In September 2007, the board of directors of the General Partner adopted the Encore Energy Partners GP LLC Long-Term Incentive Plan (the “LTIP”), which provides for the granting of options, restricted units, phantom units, unit appreciation rights, distribution equivalent rights, other unit-based awards, and unit awards.  All employees, consultants, and directors of the General Partner and its affiliates who perform services for or on behalf of ENP and its subsidiaries are eligible to be granted awards under the LTIP.  The LTIP is administered by the board of directors of the General Partner or a committee thereof, referred to as the plan administrator.  To satisfy common unit awards under the LTIP, ENP may acquire common units in the open market, use common units owned by the General Partner, or use common units acquired by the General Partner from ENP or from any other person.

The total number of common units reserved for issuance pursuant to the LTIP is 1,150,000.  In January and February 2011, ENP issued 140,007 restricted units under the LTIP to Vanguard field employees performing services on ENP’s properties. These awards vest equally over a four year period, but have distribution equivalent rights that provide the employees with a bonus equal to the distribution on unvested units. The fair value of these units was approximately $3.1 million on the date of grant.

In February 2011, ENP issued 7,980 units under the LTIP to three members of the Board of Directors which will vest within one year, but have distribution equivalent rights that provide the Board members with a bonus equal to the distribution on unvested units.  The fair value of these units was approximately $0.2 million on the date of grant.
 
These common units and restricted units were granted as partial consideration for services to be performed under employment contracts and thus will be subject to accounting for these grants under ASC Topic 718. The fair value of restricted units issued is determined based on the fair market value of common units on the date of the grant. This value is amortized over the vesting period as referenced above. A summary of the status of the non-vested units as of June 30, 2011 is presented below:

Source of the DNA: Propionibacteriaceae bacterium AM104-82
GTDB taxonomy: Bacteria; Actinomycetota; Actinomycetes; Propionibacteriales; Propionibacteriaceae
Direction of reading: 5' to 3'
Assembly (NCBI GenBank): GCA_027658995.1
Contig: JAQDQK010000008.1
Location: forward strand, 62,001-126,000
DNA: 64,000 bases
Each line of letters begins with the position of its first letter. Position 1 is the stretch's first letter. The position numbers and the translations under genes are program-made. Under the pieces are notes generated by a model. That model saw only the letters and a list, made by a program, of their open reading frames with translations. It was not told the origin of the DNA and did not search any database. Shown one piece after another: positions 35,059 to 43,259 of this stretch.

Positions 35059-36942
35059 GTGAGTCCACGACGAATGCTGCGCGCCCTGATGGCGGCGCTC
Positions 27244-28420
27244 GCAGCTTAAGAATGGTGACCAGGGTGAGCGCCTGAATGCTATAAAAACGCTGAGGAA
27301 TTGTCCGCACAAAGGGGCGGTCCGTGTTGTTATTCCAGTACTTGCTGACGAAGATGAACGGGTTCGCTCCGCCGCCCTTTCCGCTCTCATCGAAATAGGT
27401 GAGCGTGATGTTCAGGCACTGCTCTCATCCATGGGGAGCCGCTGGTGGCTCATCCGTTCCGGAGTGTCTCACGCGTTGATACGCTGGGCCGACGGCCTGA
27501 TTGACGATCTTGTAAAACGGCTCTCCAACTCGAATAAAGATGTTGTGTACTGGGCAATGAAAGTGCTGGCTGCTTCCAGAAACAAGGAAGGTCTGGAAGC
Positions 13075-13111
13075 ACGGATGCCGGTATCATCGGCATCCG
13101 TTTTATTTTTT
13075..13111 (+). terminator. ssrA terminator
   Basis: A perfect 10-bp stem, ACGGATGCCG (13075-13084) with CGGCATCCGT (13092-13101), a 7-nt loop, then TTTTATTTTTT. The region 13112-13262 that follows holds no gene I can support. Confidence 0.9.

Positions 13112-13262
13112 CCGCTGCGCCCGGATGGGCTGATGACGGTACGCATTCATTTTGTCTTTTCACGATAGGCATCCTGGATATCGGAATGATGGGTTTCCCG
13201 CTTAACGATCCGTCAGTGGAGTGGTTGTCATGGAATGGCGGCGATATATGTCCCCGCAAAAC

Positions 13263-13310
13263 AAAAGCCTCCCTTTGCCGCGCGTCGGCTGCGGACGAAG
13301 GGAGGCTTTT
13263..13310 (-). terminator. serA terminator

Number of 
Non-vested Units
 
Weighted Average
Grant Date Fair Value
 
Non-vested units at January 1, 2011
 
$
 
Granted
147,987
 
22.25
 
Forfeited
 
$
 
Vested
 
$
 
Non-vested units at June 30, 2011
147,987
 
$
22.25
 
 
14

 
As of June 30, 2011, there was approximately $2.8 million of unrecognized compensation cost related to non-vested restricted units, which is expected to be recognized over a period of 2.6 years. The Consolidated Statements of Operations reflects non-cash compensation of $0.2 million and $0.4 million in “General and administrative expense” for the three and six months ended June 30, 2011, respectively.  As of June 30, 2011, there were 927,013 common units available for issuance under the LTIP.

Phantom Units.  As a result of the change of control of the General Partner in conjunction with the merger of EAC with and into Denbury on March 9, 2010, all 56,250 of ENP’s outstanding phantom units vested and were settled in an equal number of ENP’s common units.  The acceleration of the phantom unit vesting resulted in the recognition of the remaining unrecognized unit-based compensation expense of approximately $0.7 million during the six months ended June 30, 2010, which is included in “General and administrative expense” in the accompanying Consolidated Statements of Operations.  The fair value of these phantom units was approximately $1.2 million on March 9, 2010.  As of June 30, 2011, there were no outstanding phantom units.

Note 10. Comprehensive Income

The components of comprehensive income were as follows for the periods indicated:
 
   
Three months ended
   
Six months ended
 
   
June 30,
   
June 30,
 
   
2011
   
2010
   
2011
   
2010
 
   
(in thousands)
 
Net income
  $ 41,173     $ 26,464     $ 6,768     $ 43,877  
Change in deferred hedge loss on interest rate swaps
    162       658       712       816  
     Comprehensive income
  $ 41,335     $ 27,122     $ 7,480     $ 44,693  
 
Note 11. Commitments and Contingencies

ENP is a party to ongoing legal proceedings in the ordinary course of business.  The General Partner’s management does not believe the result of these proceedings will have a material adverse effect on ENP’s business, financial condition, results of operations, liquidity, or ability to pay distributions.

Additionally, the following pending litigation is outstanding related to the proposed merger with Vanguard.  On March 29, 2011, John O’Neal, a purported unitholder of ENP filed a class action complaint in the 125th Judicial District of Harris County, Texas on behalf of unitholders of ENP.  Similar actions were filed on April 4, 2011 by Jerry P. Morgan and on April 5, 2011 by Herbert F. Rower in other Harris County district courts.  The O’Neal, Morgan, and Rower actions were consolidated on June 5, 2011 as John O’Neal v. Encore Energy Partners, L.P., et al., Case Number 2011-19340, which is pending in the 125th Judicial District Court of Harris County.  On July 13, 2011, plaintiffs in the consolidated O’Neal action filed an amended putative class action complaint alleging breaches of fiduciary duty and aiding and abetting breach of fiduciary duty claims against ENP, ENP GP, Scott W. Smith, Richard A. Robert, Douglas Pence, W. Timothy Hauss, John E. Jackson, David C. Baggett, Martin G. White, VNG, Vanguard Acquisition Company, LLC, and Vanguard.  Plaintiffs seek an injunction prohibiting the merger from going forward and compensatory damages if the merger is consummated.  The defendants named in the Texas lawsuits intend to defend vigorously against them.